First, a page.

The funeral director called my husband to request a favor. A woman’s remains would be brought in from out-of-state for a funeral and burial. Since her family had no local church affiliation, my husband was asked to do the service. As he prepared, Mike asked about the person who had passed and her family. He discovered this fifty-eight year old person was disabled and had been cared for by her elderly parents all of her life. By this time, their age prevented them from traveling. Still, they wanted their child to rest in peace with their other departed family members. One day, these parents will do the same.

In spite of their own advanced ages and their daughter’s difficult life, these parents deeply grieved her loss. At the same time, they couldn’t help sharing the bit of joy their daughter offered them at the end of her life. “Just before Ella passed away, she told us that she was going with Jesus and she smiled. How can we cry after hearing that?” Mike responded by sharing the homily he would offer at Ella’s service with her parents. This time, he knew there was no need to persuade mourners that their loved one had embraced eternal life. He simply mourned with them and smiled with them over what they now knew to be true.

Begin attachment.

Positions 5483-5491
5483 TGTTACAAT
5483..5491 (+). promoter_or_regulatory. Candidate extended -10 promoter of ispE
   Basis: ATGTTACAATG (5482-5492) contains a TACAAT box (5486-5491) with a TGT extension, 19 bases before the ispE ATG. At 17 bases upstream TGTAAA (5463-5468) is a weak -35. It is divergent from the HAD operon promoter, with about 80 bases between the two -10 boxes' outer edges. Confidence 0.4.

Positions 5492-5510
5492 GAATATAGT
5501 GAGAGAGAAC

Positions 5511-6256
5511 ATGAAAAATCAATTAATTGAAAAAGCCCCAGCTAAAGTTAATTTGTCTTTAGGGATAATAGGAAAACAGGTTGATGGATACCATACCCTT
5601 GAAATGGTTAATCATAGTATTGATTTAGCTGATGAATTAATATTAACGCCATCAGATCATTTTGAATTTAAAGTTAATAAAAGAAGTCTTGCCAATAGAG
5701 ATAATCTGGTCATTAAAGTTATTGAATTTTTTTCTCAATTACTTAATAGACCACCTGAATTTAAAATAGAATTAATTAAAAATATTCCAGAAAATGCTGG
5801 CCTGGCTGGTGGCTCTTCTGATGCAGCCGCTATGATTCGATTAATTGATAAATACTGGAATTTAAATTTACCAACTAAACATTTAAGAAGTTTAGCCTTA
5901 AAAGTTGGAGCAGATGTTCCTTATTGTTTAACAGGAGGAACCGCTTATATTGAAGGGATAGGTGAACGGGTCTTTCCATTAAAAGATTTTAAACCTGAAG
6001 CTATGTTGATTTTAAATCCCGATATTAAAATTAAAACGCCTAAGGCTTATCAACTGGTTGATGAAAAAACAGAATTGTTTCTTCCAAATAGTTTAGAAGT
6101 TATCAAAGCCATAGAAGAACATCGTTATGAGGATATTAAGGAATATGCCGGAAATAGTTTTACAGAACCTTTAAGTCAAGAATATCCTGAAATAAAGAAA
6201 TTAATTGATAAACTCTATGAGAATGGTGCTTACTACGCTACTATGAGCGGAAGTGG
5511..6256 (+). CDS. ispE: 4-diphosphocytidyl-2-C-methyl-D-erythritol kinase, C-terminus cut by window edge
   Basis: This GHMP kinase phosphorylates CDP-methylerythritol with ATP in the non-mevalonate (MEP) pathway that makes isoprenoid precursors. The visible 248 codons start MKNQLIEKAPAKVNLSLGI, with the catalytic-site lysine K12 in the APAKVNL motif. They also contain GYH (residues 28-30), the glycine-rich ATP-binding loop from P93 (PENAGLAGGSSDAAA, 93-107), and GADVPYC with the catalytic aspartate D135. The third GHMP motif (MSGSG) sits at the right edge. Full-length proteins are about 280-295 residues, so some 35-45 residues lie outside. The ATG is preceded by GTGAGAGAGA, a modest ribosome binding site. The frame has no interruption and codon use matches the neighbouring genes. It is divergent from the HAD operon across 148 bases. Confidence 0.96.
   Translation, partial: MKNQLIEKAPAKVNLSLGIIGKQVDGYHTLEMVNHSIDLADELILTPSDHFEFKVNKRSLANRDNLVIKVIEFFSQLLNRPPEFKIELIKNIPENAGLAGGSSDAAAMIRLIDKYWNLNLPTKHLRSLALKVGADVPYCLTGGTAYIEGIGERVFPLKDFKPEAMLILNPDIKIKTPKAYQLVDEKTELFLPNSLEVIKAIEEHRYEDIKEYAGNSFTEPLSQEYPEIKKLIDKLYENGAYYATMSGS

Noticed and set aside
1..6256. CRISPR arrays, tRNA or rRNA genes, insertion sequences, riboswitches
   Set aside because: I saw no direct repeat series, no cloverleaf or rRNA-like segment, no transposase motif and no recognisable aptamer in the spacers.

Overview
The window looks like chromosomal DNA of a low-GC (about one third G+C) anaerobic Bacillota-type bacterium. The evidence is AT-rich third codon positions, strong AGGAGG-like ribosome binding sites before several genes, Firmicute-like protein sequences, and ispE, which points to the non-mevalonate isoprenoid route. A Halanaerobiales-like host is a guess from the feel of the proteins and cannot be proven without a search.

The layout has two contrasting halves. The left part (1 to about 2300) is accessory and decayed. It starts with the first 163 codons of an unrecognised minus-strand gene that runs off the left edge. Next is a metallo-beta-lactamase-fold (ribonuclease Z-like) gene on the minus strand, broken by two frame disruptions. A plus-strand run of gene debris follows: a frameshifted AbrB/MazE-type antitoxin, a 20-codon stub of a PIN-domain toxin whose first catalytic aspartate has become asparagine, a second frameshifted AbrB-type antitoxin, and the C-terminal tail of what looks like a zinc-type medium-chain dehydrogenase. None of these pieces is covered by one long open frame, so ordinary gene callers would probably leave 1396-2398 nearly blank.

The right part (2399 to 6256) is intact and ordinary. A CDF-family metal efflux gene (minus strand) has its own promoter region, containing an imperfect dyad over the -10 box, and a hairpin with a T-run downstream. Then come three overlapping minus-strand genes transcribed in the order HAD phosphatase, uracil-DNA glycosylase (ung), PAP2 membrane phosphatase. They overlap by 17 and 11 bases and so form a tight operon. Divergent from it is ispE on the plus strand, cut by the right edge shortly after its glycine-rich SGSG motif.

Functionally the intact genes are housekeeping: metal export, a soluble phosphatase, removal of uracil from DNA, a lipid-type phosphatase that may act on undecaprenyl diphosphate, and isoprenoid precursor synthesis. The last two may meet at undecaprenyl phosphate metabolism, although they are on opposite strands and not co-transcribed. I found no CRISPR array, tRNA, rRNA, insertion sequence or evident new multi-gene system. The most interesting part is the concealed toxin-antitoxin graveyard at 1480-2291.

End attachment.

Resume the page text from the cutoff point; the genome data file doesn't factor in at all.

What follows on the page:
Gentle God, touch the hearts of every parent who has lost a child with a glimpse of the peace Ella shared with her mom and dad.

©2017 Mary Penich – All Rights Reserved

A Welcome Home

So rejoice, you heavens,
and you who dwell therein!.

From Revelation 12:17

Several days ago, my husband and I traveled downstate a bit to attend the funeral of his Aunt Mary. Though it was two years ago, it seems just yesterday that we made the same trek to celebrate Aunt Mary’s 100th birthday. The persistent rain reflected our mood as poignant memories of Aunt Mary and many loved ones passed emerged. Though I’m certain of their current bliss, the sting of their absence remains. Memories of every sort and circumstance prompted the tears which would come and go throughout the day.